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Winners of the strangest Oscars ever!

With the exception of TENET, every other Oscar nominated film or performance I have seen this year has been either on a streaming platform or a DVD screener.

And the winners are!

Best Picture
Nomadland (Searchlight Pictures)
Best Actor in a Leading Role
Anthony Hopkins (The Father)
Best Actress in a Leading Role
Frances McDormand (Nomadland)
Best Director
Chloé Zhao (Nomadland)
Best Actress in a Supporting Role
Youn Yuh-jung (Minari)
Best Actor in a Supporting Role
Daniel Kaluuya (Judas and the Black Messiah)
Best adapted screenplay
The Father, Christopher Hampton, Florian Zeller
Best Original Screenplay
Promising Young Woman, Emerald Fennell
Best Animated Feature Film
Soul (Pixar)
Best International Feature Film
Another Round (Denmark)
Best Sound
Sound of Metal, Phillip Bladh, Nicolas Becker, Jaime Baksht, Michelle Couttolenc, Carlos Cortés, Carolina Santana
Best Costume Design
Ma Rainey’s Black Bottom, Ann Roth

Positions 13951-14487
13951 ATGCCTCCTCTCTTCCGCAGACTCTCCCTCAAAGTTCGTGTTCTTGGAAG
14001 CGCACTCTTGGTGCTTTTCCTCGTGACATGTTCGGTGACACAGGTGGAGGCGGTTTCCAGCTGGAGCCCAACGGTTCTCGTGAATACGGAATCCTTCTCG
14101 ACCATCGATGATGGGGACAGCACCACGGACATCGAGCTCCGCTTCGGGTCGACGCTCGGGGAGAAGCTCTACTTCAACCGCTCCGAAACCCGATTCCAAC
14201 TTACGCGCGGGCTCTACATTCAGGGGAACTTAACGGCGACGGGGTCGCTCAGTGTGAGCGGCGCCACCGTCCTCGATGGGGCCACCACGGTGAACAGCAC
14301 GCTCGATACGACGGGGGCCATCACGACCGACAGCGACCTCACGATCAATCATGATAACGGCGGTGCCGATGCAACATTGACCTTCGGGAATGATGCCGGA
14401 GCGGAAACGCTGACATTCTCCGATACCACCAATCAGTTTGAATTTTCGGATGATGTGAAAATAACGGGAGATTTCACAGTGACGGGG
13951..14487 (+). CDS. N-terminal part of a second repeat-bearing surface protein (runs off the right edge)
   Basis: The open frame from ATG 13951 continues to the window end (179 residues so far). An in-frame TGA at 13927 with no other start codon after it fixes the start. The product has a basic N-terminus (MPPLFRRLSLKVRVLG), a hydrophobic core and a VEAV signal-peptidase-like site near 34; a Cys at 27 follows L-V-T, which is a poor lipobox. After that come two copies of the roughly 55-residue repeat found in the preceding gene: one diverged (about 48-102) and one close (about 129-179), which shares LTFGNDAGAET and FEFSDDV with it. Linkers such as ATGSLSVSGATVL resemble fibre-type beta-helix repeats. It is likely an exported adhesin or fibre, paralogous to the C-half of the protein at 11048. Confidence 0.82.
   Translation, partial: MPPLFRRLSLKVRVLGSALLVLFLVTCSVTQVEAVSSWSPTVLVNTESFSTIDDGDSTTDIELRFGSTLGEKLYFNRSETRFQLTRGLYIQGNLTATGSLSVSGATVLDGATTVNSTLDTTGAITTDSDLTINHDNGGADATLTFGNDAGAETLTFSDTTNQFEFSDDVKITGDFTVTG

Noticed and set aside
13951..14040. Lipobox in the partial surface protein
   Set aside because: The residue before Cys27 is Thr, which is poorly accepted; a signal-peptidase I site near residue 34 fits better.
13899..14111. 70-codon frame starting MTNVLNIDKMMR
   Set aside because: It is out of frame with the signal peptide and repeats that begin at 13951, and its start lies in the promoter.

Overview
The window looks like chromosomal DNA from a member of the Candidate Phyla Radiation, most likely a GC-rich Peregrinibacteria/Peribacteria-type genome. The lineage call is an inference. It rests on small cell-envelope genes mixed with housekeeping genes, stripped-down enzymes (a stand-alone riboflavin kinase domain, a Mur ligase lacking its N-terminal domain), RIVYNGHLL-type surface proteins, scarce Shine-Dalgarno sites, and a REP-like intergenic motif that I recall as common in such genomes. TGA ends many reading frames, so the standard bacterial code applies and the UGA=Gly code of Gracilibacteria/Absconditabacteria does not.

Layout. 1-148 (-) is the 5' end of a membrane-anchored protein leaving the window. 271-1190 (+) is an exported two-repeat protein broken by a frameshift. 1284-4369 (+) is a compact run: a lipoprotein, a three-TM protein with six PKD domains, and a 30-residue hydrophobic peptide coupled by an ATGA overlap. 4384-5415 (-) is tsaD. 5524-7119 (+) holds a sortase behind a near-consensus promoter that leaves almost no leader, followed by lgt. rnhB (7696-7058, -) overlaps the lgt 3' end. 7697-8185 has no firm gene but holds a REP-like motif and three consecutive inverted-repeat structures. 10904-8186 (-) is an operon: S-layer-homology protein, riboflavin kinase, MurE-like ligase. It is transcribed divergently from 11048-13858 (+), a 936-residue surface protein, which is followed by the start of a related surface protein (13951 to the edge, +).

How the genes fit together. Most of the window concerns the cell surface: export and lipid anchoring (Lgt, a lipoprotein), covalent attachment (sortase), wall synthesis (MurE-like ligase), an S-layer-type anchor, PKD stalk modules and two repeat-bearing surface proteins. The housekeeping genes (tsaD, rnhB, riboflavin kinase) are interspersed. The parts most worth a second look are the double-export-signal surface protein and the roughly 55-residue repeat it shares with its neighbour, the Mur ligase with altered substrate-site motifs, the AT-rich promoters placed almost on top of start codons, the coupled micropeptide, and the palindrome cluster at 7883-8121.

Best Makeup and Hairstyling
Ma Rainey’s Black Bottom, Matiki Anoff, Mia Neal, Larry M. Cherry
Best Live Action Short Film
Two Distant Strangers
Best Animated Short Film
If Anything Happens I Love You (Netflix)
Best Documentary Feature
My Octopus Teacher (Netflix)
Best Documentary Short Subject
Colette (Time Travel Unlimited)
Best Original Song
‘Fight for You,’ (Judas and the Black Messiah)
Best Visual Effects
Tenet, Andrew Jackson, Andrew Lockley, Scott R. Fisher, Mike Chambers
Best Cinematography
Mank, Erik Messerschmidt
Best Production Design
Mank, Donald Graham Burt, Jan Pascale
Best Film Editing
Sound of Metal, Mikkel E.G. Nielsen
Best Original Score
Mank, Trent Reznor, Atticus Ross


In its 93 years the Academy Awards have seen some strange occurrences.

In 1973, Marlon Brando, who was announced as the winner of the Best Actor Award, sent an actress pretending to be a Native American up to the podium to refuse the award, citing the way Native American’s were portrayed in films.